Plaintiff argues that defendant's interrogatory and deposition answers constitute "judicial admissions" binding upon her at trial. She relies on our decision in Skibinski v. Smith, 206 N.J. Super. 349 (App. Div. 1985) for the proposition that once a party answers an interrogatory or provides testimony at a deposition, that party is barred from changing that answer unless he or she has filed a motion for leave to amend the answer, pursuant to Rule 4:17-7, and the motion is granted.

We have carefully reviewed plaintiff's "judicial admission" argument arising under Skibinski, and we perceive no need to address her reading of that case. We so conclude because the interrogatory question at issue was so ambiguous that it would be unjust to deem defendant's answer a conclusive "judicial admission." Question 7b*fn5 asked defendant, "Was there anything that blocked your view or prevented you from seeing the other vehicle(s) or person(s) prior to the accident?" While that question is not objectively ambiguous or misleading, we find that, under the particular facts of this case, it is. The accident occurred in the right, or curbside, lane. Defendant testified that she had been driving in that lane continuously as she proceeded southbound on New Jersey Avenue. The accident happened in the curbside lane. Therefore, defendant had a clear and unobstructed line of view of what lay ahead of her in that lane in the seconds before the accident.

In contrast, had the question instead been worded: "If you claim that you were unable to see plaintiff before the moment of impact, explain why," defendant may have answered that the phantom vehicle prevented her from seeing the plaintiff. That type of question, unlike question 7b here, would not have been ambiguous.

Defendant testified at trial that she understood question 7b to only be asking whether anything blocked her view of the area directly in front of her, in her own lane of travel, immediately before the impact. That, she explained, is why she answered "no."

Because we determine that question 7b was misleading under the particular facts of this case, we conclude that Judge Visalli's denial of plaintiff's motion in limine, and his refusal to bar defendant from testifying in a manner at odds with her answer to question 7b, were not error. He properly held that a jury question was presented.

Moreover, plaintiff does not argue that she was prejudiced by having been misled by defendant's deposition answer. She does not argue that she was surprised at trial by Widas' testimony. Indeed, defendant provided Widas' expert report, which so concluded, a full eleven months before trial.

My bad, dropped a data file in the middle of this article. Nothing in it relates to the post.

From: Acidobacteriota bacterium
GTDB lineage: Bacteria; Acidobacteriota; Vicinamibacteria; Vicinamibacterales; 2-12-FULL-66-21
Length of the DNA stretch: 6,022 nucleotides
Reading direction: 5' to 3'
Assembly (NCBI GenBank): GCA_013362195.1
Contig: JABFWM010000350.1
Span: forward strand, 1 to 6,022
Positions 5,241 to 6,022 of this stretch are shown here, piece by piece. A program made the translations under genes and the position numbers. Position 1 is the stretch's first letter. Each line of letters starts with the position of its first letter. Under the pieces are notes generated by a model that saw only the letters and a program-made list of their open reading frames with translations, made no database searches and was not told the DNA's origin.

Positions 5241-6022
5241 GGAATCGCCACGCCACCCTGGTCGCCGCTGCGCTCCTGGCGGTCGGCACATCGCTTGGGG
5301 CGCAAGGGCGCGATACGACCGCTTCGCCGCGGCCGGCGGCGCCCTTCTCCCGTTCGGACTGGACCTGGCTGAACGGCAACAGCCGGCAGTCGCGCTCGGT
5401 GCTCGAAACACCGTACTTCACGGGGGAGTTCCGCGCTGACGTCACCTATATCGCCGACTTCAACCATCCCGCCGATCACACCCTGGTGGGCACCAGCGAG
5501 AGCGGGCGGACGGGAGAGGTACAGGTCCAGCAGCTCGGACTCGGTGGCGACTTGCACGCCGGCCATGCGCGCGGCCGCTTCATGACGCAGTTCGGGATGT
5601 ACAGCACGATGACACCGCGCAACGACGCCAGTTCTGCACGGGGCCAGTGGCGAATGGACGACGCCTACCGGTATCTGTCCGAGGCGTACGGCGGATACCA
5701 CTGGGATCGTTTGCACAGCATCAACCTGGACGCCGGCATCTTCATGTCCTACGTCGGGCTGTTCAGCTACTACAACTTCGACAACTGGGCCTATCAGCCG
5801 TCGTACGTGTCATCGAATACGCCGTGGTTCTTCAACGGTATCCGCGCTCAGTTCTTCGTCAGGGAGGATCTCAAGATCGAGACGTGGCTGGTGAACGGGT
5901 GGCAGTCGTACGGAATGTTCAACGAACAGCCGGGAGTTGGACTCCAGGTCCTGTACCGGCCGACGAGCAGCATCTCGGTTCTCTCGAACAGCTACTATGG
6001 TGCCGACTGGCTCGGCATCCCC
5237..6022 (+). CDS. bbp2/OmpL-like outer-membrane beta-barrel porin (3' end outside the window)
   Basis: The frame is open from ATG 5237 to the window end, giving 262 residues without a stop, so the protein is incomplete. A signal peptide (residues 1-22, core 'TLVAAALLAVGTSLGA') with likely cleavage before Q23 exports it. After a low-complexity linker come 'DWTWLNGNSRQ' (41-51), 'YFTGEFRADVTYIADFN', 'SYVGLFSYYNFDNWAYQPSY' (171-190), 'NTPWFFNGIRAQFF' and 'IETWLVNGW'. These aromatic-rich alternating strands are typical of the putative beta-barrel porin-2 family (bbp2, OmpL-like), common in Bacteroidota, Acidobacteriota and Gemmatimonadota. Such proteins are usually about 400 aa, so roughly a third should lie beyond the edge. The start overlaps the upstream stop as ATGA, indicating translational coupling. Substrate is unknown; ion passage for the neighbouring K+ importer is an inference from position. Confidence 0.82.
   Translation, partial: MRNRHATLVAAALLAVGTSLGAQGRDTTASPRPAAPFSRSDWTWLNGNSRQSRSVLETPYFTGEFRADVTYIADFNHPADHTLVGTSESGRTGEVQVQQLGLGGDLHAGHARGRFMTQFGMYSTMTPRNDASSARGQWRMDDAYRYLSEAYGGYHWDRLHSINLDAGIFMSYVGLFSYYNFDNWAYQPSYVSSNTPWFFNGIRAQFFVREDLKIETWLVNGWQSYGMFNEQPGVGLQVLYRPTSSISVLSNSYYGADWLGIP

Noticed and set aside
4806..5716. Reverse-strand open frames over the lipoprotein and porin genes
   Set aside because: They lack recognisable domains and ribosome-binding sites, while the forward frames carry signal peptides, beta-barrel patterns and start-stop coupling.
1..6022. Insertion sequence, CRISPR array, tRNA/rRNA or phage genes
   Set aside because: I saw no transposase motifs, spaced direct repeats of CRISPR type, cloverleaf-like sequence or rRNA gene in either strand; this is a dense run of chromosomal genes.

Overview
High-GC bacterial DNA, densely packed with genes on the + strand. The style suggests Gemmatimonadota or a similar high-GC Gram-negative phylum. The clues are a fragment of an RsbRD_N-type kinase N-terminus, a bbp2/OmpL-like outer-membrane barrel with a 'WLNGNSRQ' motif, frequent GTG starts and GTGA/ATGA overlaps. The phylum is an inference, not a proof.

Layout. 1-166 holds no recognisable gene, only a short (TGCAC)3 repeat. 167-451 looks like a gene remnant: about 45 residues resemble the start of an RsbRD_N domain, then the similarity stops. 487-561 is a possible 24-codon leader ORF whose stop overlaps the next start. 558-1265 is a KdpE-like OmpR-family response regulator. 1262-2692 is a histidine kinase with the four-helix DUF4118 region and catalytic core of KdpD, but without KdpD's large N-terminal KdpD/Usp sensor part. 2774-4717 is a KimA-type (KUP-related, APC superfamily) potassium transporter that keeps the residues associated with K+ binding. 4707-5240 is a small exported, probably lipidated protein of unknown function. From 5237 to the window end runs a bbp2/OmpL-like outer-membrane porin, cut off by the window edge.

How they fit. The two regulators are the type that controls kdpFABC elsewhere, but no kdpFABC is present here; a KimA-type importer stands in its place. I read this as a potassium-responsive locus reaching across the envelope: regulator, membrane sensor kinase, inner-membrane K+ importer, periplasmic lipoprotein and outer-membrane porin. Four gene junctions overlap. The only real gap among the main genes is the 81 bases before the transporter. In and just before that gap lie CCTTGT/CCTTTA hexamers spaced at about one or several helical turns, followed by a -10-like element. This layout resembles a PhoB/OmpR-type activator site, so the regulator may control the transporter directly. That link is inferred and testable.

We turn to plaintiff's argument that Widas's opinion was a net opinion, and that Judge Visalli violated the teaching of Buckelew v. Grossbard, 87 N.J. 512 (1981), when he denied her motion to bar it. The "net opinion" rule "appears to be a mere restatement of the established rule that an expert's bare conclusions, unsupported by factual evidence, [are] inadmissible." Id. at 524. The rule "requires an expert witness to give the why and wherefore of his expert opinion, not just a mere conclusion." Jimenez v. Gnoc, Corp., 286 N.J. Super. 533, 540 (App. Div.), certif. denied, 145 N.J. 374 (1996).

Here, Widas relied on police reports, statements of witnesses, answers to interrogatories, deposition transcripts and the report of plaintiff's expert Costanzo. Widas's expert report was thirty-nine pages long. Plaintiff does not refute defendant's argument that the evidence Widas relied on was of the type reasonably relied upon by experts in the accident reconstruction field as required by N.J.R.E. 703. Instead, plaintiff maintains that Widas's opinion should not have been permitted to contradict defendant's interrogatory and deposition answers, and that by doing so, it constituted an impermissible "net opinion." Plaintiff offers no supporting authority for this proposition. Widas's trial testimony explained in considerable detail the basis for his expert opinion. He explained the "why and wherefore" of his opinion, and his testimony was far more than a "mere conclusion." Jimenez, 286 N.J. Super. at 540. As a result, the trial court properly denied plaintiff's motion to bar it as a "net opinion."


Plaintiff's next argument concerns a portion of the court's charge to the jury. The judge instructed the jurors that if they concluded that defendant had violated N.J.S.A. 39:4-36, they "may consider such violation of the traffic act as evidence of negligence." (emphasis added). Plaintiff claims for the first time on appeal, that the judge erred in limiting a violation of the statute to merely "evidence of" negligence. Because this error was not raised below, it must be judged by the "plain error" standard set forth in Rule 2:10-2. The Rule provides that:

[a]ny error or omission shall be disregarded by the appellate court unless it is of such a nature as to have been clearly capable of producing an unjust result, but the appellate court may, in the interests of justice, notice plain error not brought to the attention of the trial or appellate court.

[R. 2:10-2.]